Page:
Of course, we should try to stop using of all these platforms. Going out for a walk is better for you than watching drivel on TV and it doesn't feed the Capitalist machine at all, or degrade the natural world through massive energy use. But reducing your tolerance/furtherance of evil by going to Netflix and eBay is pretty good if you're not ready to be totally virtuous yet, you know?

TrenterPercenter

  • Rock the CABLADs
Re: Amazon
« Reply #113 on: April 06, 2021, 09:47:39 PM »
Is there a reason Mobbd why you registered in 2011 but didn't post anything until 2018?

I was just trying to get my head around why someone I've never spoken to on here starting calling me a div and being pretty abusive for no reason; it would make more sense if you were someones sock.

Re: Amazon
« Reply #114 on: April 06, 2021, 09:57:28 PM »
Is there a reason Mobbd why you registered in 2011 but didn't post anything until 2018?

I was just trying to get my head around why someone I've never spoken to on here starting calling me a div and being pretty abusive for no reason; it would make more sense if you were someones sock.

I am sorry I was horrible. You are not a div.

I am not certain as to what a sock is but I don't think I am one. I don't represent another user if that's what it is. I don't quite remember why I joined in 2011 without posting. I had probably considered getting on board as an alternative to social media. The same idea probably occurred to me in 2018 and I was still able to log in to my original account rather than making a new one.

TrenterPercenter

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Re: Amazon
« Reply #115 on: April 06, 2021, 10:00:45 PM »
No probs just curious; thanks for the apology/reply.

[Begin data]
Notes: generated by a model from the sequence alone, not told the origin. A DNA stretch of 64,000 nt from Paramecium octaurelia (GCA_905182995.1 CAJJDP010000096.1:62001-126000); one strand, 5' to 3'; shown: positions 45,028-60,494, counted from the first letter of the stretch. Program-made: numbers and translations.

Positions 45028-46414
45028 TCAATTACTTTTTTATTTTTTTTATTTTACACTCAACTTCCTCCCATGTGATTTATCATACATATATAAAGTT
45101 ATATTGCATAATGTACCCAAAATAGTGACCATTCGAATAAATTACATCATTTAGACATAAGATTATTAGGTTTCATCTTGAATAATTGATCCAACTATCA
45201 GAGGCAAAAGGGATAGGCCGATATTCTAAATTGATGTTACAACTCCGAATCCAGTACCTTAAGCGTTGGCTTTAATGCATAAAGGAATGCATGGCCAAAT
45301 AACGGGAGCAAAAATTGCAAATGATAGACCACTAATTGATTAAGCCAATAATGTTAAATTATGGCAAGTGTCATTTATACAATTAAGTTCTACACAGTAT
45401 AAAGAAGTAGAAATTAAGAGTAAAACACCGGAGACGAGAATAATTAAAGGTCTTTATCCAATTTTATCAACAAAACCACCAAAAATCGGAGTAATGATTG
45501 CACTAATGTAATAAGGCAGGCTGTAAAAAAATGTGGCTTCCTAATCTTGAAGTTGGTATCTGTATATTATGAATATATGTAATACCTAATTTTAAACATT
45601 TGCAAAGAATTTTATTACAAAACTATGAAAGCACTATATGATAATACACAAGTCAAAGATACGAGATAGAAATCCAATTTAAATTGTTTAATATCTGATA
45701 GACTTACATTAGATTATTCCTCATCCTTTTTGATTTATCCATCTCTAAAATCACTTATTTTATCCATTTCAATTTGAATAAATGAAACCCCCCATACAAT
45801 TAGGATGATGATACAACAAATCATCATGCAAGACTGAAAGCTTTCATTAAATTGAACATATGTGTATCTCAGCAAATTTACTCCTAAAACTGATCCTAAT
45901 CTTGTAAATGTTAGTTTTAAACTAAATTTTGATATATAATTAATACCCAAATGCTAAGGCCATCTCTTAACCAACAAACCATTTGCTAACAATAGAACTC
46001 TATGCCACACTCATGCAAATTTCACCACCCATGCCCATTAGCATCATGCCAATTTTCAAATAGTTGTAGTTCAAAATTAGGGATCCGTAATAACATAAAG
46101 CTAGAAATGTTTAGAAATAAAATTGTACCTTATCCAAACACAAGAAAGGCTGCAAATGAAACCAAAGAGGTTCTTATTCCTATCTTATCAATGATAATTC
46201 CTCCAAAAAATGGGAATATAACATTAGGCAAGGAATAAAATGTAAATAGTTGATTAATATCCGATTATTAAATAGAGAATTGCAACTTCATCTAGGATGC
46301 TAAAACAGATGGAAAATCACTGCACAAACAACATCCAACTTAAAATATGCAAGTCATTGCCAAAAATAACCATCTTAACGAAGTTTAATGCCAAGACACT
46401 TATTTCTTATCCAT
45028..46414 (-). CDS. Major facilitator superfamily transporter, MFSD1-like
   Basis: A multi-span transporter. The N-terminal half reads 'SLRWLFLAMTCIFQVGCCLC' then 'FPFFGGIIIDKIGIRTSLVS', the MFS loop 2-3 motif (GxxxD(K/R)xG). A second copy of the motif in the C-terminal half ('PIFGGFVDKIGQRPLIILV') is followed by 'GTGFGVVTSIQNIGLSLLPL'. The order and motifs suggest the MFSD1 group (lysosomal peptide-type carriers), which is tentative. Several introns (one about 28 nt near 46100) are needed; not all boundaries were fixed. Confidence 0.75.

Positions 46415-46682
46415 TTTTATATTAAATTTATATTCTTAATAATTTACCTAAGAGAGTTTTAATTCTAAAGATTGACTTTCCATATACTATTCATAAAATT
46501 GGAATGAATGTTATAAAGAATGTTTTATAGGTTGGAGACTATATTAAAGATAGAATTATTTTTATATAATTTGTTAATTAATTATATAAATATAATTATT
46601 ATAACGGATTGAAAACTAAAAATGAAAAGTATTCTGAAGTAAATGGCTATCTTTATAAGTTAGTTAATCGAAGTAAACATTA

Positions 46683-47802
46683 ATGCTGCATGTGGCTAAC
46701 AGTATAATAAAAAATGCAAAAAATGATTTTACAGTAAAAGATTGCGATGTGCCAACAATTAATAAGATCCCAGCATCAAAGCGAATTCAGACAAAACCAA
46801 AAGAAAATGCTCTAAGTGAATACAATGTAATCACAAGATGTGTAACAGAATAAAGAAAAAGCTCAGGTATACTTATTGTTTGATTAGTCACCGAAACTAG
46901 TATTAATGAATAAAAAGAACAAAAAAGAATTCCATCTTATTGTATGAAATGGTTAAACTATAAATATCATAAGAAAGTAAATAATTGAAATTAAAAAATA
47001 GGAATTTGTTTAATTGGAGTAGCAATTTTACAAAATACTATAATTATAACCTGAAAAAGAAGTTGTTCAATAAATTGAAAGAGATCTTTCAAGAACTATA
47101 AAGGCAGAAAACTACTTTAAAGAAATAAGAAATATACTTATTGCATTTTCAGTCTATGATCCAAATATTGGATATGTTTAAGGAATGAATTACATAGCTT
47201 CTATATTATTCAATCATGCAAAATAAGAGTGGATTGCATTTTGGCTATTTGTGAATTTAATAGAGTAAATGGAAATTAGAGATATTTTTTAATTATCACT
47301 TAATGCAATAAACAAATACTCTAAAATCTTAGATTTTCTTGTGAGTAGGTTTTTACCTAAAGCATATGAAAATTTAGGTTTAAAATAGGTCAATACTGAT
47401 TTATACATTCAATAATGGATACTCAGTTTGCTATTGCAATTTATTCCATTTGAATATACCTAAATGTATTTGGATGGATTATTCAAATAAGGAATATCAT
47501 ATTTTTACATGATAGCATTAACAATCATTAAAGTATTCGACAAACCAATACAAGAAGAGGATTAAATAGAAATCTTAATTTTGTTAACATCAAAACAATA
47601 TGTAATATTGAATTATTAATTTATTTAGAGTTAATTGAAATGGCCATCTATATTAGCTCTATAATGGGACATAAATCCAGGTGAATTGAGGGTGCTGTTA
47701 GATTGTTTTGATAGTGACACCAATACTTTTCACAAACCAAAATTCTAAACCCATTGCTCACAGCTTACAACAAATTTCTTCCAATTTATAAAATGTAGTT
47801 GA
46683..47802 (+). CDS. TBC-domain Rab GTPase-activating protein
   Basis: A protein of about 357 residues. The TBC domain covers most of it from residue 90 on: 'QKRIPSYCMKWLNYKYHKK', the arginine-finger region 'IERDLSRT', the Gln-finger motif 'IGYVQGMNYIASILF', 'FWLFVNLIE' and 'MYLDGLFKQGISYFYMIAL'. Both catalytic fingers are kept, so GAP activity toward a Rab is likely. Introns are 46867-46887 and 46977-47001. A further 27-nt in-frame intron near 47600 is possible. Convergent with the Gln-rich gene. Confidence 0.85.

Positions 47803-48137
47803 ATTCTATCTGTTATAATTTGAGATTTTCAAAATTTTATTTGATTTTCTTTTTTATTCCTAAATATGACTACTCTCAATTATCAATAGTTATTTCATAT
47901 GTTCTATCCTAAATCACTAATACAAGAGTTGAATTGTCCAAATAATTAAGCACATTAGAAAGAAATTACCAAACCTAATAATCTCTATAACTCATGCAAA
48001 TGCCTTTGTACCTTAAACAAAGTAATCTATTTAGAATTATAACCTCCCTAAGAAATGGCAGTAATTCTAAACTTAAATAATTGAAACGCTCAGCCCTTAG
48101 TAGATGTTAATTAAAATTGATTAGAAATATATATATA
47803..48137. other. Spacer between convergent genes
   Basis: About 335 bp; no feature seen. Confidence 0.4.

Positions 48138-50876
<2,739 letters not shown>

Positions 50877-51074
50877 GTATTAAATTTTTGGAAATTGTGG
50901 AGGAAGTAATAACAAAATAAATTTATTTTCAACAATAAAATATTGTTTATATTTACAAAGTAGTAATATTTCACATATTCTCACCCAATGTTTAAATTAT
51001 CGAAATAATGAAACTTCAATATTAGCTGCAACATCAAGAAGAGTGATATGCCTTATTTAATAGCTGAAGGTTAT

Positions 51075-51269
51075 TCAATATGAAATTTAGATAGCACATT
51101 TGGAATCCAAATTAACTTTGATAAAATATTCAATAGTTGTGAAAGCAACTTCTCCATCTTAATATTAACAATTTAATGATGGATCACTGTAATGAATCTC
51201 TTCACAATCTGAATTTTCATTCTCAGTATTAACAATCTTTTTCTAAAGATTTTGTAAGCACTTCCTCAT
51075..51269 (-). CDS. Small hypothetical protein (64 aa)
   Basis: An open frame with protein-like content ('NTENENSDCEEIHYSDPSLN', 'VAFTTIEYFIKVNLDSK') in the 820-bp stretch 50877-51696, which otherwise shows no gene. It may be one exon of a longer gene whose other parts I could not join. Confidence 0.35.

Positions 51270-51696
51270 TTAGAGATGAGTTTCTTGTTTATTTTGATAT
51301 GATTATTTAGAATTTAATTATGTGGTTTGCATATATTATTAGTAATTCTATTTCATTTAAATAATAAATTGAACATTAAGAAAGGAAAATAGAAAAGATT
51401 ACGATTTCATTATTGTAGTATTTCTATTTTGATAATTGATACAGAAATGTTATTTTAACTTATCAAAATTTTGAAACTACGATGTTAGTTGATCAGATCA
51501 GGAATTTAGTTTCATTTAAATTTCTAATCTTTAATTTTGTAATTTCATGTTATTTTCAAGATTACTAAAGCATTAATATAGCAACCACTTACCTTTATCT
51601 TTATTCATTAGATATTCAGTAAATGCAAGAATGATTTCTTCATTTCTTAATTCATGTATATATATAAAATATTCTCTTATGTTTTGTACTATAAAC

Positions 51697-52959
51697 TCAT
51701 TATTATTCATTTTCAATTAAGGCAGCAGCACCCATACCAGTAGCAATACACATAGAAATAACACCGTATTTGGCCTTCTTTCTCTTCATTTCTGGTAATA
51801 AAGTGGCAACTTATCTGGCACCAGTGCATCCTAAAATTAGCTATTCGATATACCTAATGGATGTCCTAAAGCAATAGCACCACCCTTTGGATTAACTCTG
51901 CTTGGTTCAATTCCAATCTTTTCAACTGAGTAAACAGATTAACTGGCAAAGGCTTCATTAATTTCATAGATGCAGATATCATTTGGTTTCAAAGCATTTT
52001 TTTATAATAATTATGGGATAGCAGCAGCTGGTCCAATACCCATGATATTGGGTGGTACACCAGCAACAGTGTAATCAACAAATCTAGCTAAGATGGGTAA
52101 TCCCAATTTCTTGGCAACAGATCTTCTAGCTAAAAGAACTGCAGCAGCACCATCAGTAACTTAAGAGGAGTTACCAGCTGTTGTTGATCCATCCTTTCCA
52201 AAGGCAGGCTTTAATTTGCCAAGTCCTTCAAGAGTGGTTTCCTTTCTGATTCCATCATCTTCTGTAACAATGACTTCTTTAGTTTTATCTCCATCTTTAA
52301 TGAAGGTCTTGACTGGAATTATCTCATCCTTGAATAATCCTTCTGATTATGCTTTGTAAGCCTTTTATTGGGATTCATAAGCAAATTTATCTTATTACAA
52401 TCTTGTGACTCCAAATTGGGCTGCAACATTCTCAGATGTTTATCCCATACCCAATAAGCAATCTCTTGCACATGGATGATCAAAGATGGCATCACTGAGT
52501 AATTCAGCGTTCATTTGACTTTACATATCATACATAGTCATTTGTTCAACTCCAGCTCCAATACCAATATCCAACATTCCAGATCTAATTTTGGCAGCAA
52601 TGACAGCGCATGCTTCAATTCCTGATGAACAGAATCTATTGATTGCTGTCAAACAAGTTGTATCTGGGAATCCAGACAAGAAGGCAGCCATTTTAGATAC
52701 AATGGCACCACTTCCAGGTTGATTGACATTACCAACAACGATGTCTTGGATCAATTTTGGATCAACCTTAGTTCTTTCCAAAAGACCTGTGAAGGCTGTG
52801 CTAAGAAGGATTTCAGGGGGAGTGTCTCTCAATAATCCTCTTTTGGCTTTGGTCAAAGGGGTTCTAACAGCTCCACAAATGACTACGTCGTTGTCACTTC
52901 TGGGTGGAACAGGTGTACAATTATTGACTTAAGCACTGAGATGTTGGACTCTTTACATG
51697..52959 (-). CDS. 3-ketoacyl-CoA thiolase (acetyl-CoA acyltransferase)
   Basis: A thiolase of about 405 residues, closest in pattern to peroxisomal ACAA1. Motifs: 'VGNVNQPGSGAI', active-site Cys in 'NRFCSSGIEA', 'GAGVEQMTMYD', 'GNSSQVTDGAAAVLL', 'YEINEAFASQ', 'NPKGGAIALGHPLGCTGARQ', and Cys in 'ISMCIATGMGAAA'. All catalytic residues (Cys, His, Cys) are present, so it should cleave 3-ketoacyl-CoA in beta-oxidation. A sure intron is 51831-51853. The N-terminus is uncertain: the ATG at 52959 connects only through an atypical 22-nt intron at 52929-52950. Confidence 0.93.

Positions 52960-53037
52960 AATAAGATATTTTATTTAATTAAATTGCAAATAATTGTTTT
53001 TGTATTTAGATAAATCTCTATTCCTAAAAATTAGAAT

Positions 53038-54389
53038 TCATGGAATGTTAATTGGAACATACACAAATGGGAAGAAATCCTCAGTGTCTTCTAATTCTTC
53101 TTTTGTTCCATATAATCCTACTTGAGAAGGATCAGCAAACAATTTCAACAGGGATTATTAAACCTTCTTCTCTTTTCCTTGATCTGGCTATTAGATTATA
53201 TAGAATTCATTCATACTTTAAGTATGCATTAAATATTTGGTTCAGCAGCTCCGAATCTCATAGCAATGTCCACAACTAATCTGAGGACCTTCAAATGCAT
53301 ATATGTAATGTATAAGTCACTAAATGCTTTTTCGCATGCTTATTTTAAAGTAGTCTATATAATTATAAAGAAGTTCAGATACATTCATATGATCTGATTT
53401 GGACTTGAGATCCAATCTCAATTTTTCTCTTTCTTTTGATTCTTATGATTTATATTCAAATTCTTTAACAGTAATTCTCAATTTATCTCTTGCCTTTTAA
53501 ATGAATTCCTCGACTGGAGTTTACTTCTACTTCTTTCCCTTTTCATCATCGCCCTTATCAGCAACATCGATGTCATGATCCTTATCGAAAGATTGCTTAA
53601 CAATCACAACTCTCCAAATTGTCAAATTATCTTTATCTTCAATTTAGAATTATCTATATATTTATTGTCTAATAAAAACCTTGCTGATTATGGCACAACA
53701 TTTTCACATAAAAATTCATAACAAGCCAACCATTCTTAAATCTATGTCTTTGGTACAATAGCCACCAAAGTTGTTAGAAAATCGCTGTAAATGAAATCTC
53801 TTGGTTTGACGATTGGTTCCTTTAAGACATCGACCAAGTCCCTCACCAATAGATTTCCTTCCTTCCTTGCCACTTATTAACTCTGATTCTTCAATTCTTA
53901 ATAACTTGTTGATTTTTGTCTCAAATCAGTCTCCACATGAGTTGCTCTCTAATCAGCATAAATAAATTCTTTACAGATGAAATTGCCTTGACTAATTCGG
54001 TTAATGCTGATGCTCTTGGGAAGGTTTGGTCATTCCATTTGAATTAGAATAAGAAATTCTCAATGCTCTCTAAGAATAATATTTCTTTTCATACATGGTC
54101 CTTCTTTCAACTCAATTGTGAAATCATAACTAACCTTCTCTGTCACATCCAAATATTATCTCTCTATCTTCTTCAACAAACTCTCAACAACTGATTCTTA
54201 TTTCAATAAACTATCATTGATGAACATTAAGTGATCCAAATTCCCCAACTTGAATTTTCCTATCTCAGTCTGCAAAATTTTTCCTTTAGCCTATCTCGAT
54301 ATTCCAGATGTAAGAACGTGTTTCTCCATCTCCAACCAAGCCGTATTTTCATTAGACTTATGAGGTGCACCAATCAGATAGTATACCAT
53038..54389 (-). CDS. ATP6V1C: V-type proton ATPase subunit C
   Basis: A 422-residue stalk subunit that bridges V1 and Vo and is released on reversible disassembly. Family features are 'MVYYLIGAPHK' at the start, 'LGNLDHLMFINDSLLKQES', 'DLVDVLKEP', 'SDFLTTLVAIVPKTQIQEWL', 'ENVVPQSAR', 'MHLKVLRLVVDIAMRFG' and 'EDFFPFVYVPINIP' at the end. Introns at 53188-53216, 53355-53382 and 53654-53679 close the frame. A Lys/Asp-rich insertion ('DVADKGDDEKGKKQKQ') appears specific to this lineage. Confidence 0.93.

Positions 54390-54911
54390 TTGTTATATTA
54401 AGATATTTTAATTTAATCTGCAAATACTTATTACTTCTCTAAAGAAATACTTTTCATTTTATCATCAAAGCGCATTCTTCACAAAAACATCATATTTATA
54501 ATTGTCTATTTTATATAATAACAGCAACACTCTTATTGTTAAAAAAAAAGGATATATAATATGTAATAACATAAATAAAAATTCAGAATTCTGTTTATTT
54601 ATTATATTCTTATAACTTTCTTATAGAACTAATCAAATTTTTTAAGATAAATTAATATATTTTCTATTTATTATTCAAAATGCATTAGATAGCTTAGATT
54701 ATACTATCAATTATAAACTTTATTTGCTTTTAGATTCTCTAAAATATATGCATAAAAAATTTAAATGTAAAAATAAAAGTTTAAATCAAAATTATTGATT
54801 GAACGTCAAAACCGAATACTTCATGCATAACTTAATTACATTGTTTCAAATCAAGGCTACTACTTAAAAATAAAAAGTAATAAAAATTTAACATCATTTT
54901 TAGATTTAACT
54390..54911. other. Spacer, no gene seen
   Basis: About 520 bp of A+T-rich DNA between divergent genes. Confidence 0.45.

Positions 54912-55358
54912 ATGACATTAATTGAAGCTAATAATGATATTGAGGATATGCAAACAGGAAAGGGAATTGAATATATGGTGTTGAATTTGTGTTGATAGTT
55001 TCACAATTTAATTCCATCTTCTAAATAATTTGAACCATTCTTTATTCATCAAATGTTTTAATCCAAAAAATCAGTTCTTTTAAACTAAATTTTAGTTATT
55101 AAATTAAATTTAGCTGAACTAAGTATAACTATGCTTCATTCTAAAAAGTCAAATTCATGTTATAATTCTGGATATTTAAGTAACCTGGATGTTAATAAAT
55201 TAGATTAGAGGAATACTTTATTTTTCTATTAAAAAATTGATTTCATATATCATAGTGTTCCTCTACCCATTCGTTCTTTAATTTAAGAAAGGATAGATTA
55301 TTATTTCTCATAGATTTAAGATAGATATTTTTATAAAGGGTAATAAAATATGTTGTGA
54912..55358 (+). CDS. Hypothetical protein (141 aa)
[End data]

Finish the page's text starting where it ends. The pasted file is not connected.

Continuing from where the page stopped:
Midas

  • 𝔇𝔬𝔫'𝔱 𝔯𝔢𝔞𝔡 𝔱𝔥𝔦𝔰 𝔰𝔢𝔫𝔱𝔢𝔫𝔠𝔢.
Re: Amazon
« Reply #116 on: April 06, 2021, 11:29:37 PM »
I just imagine if I said the words "I don't buy anything from Amazon" to most people I know I'd be met with gales of laughter, not because they're bad people, just because they probably wouldn't understand the point.

Yep, I've found out the hard way that it's tricky to communicate ideas about ethical buying to people without sounding like a self-righteous arse. When I try to justify making Eco-Friendly, Organic, Fairtrade, EarthPositive®, Free-range, Vegan purchases everyone around me is eye-rolling themselves into oblivion.

In theory, Amazon could comfortably re-structure their workplace so staff can work with dignity and respect but I don't think this is likely because the endgame for their warehouses is to get rid of most of their workers whilst introducing automation. A future of robot-fulfillment centers and drone delivery services is depressingly plausible. A mechanised, consumerist empire built upon the suffering of society's poorest.

katzenjammer

  • Now we know...
Re: Amazon
« Reply #117 on: April 09, 2021, 02:33:23 PM »
Graphical representation of Bezos's wealth.  Keep scrolling

https://mkorostoff.github.io/1-pixel-wealth/

MojoJojo

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Re: Amazon
« Reply #118 on: April 09, 2021, 03:07:55 PM »
It can be very difficult to completely avoid Amazon because they have their fingers in so many pies across the web nowadays. In addition to monopolising e-books and having one of the most popular video streaming services, they've made over 100 acquisitions which notably include: Audible, The Book Depository, ComiXology, Goodreads, IMDb, Twitch, Whole Foods (and many, many more).

Just to ram this home a bit more, Netflix and Disney Plus all run on AWS. I'd be surprised if any large streaming service didn't use amazon.

Sebastian Cobb

  • bad opinion haver
Re: Amazon
« Reply #119 on: April 09, 2021, 03:30:46 PM »
Just to ram this home a bit more, Netflix and Disney Plus all run on AWS. I'd be surprised if any large streaming service didn't use amazon.

And it's not only your own infrastructure, if you're using a third-party CDN to transcode or store your assets, or even some caching/scalability services they're probably using AWS in there somewhere.

To be honest my work were considering Azure for a while and I feared it'd close the door on using more interesting services, ones beyond basic virtual servers/containers/lambdas.